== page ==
Can drug coverage erase the income gap in diabetes?
NEW YORK (Reuters Health) - Universal drug coverage might help partly close the gap between the rich and the poor when it comes to diabetes complications, a new Canadian study suggests.
Researchers found that much of the income gap in heart risks among diabetic adults disappeared after the age of 65 - the age at which universal drug coverage kicks in for Canadians.
Canada has universal healthcare, but when it comes to medications, people younger than 65 either pay out-of-pocket or have private drug coverage through work - similar to Americans their age.
In the new study of more than 600,000 Ontario residents with diabetes, researchers found that lower-income people had higher risks of heart attack, stroke and death. But the disparity largely disappeared after age 65.
The findings, reported in the journal Diabetes Care, do not prove that universal drug coverage erased the income gap.
But there is no other obvious factor that would explain the "sudden shift" at age 65, said lead researcher Dr. Gillian L. Booth, of the University of Toronto and St. Michael's Hospital in Ontario.
"This also fits in with what's been seen in other studies," Booth said in an interview.
Research has shown that a growing number of people with diabetes cannot afford their medications - which include not only drugs to control blood sugar, but also those for high blood pressure, high cholesterol and other problems that commonly go hand-in-hand with diabetes.
Another study in Ontario also found a widening gap in death rates between the rich and poor with diabetes - but the trend is mainly among people younger than 65.
"I feel confident that expanding drug coverage could help save some lives," Booth said.
Her team's findings are based on health records for 606,051 Ontario adults who were followed over six years. During that time, over 48,000 of those people were hospitalized for a heart attack or stroke, and just over 111,000 died of any cause.
Booth's team found that among people younger than 65, those in the bottom 20 percent for income had a higher rate of heart attack, stroke and death: just over two percent per year, versus 1.4 percent among the wealthiest 20 percent.
Even when the researchers considered certain other factors - like people's history of heart problems before the study - low income was still linked to a 51 percent higher risk.
But when the researchers looked at older adults, the gap between the rich and poor was much smaller: the lowest-income group had a 12-percent higher risk of heart attack, stroke or death than the most affluent group.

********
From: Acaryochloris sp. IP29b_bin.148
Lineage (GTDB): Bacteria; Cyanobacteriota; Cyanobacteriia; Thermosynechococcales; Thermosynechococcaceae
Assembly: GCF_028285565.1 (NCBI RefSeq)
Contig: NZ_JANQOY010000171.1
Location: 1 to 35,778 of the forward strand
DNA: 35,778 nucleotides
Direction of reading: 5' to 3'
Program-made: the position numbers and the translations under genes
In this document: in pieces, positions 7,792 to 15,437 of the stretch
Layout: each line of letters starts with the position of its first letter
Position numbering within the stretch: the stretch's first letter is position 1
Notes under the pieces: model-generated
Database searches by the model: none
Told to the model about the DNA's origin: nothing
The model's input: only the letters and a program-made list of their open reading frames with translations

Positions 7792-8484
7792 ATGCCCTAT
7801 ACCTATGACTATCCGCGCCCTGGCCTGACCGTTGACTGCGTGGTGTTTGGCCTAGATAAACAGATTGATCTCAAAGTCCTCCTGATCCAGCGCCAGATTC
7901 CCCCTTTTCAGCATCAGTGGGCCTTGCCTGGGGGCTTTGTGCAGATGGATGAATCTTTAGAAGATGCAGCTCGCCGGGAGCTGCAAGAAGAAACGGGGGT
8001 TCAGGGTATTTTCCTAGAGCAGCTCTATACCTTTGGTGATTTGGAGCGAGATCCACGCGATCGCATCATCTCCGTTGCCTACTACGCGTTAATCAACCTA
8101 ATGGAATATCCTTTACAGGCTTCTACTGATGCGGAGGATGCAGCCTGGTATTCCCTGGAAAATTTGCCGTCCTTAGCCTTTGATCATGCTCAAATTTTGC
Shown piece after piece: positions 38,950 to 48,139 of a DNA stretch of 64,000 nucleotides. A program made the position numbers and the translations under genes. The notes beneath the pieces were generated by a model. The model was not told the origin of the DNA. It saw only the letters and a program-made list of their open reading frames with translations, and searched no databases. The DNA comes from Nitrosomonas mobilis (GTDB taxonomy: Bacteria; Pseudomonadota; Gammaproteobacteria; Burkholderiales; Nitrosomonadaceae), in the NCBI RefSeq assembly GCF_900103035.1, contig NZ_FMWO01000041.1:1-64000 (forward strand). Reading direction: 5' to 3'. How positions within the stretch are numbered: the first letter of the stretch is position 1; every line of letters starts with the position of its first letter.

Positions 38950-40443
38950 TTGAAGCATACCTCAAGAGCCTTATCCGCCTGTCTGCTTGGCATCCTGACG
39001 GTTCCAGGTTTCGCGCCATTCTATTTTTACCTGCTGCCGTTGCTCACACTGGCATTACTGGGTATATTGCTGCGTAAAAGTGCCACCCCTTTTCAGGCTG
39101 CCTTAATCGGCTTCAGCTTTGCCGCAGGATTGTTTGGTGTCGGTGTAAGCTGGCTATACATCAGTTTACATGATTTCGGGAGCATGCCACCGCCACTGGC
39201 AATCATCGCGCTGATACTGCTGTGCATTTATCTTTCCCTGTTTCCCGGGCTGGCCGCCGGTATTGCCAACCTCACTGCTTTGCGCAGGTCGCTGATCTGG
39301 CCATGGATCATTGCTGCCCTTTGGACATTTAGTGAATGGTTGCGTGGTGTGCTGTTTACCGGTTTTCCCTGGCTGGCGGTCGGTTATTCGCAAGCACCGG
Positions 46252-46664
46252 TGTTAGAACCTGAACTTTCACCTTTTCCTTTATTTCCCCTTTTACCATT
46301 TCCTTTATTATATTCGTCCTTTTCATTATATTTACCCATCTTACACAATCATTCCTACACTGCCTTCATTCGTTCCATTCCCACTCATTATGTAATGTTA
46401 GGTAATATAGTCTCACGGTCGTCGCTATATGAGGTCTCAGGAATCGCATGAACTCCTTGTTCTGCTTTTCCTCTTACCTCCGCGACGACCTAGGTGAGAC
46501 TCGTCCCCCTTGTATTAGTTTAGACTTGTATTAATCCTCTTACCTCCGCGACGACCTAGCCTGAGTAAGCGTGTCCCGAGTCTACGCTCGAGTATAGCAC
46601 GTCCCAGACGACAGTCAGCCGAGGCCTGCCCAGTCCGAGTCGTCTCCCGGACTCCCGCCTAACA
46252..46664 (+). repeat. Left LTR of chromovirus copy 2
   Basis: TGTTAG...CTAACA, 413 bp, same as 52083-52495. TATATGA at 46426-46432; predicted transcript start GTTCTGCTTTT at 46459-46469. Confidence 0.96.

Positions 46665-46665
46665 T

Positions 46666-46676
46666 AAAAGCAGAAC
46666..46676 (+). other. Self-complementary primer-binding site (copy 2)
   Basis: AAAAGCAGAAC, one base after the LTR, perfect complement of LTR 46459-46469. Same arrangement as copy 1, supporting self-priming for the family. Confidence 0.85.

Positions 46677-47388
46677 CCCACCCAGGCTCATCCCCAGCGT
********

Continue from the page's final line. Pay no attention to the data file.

Even though Booth thinks universal drug coverage helps explains the findings, she said it is not the sole reason for the gap between the rich and poor.
"It's more complicated than that," Booth said. Diabetes is a complex condition that requires people to keep up a healthy lifestyle, and tackle daily tasks like measuring blood sugar.
So differences in diet, exercise, smoking and general "health literacy" - a person's ability to read and understand information about a health condition - are all important, according to Booth.
"Drug coverage is one piece," she said. "We think it's an important piece, but it's not the only one."
Booth also said she thinks her findings are relevant to other countries, including the U.S., where the Medicare program for older Americans has covered the cost of prescriptions since 2006.
Studies have shown that since that benefit started, Medicare recipients' adherence to their medications has generally improved. That includes the poorest and sickest beneficiaries.
Those studies have also found that "non-drug" spending - mostly for hospitalizations - has declined among Medicare recipients who previously had only limited drug coverage.
Medicare drug coverage is subject to coverage gaps, in which seniors have to pay full price for their prescriptions. Recent studies have found that participants often drop their medications when they hit that so-called "donut hole" in coverage, but have not documented any health consequences from that choice. (See Reuters Health stories of July 2, 2012 and August 17, 2012.
Still, Booth said the overall evidence argues for better drug coverage for younger people as well. "More and more people are being diagnosed with diabetes at younger ages," she noted.
Older age is a major risk factor for type 2 diabetes, by far the most common form of diabetes. But so is obesity. And in the U.S., about 36 percent of all adults are now obese.
An estimated 26 million Americans have diabetes, including 14 percent of all people between the ages of 45 and 64, according to the Centers for Disease Control and Prevention.
SOURCE: bit.ly/RLDmqT Diabetes Care, online August 13, 2012.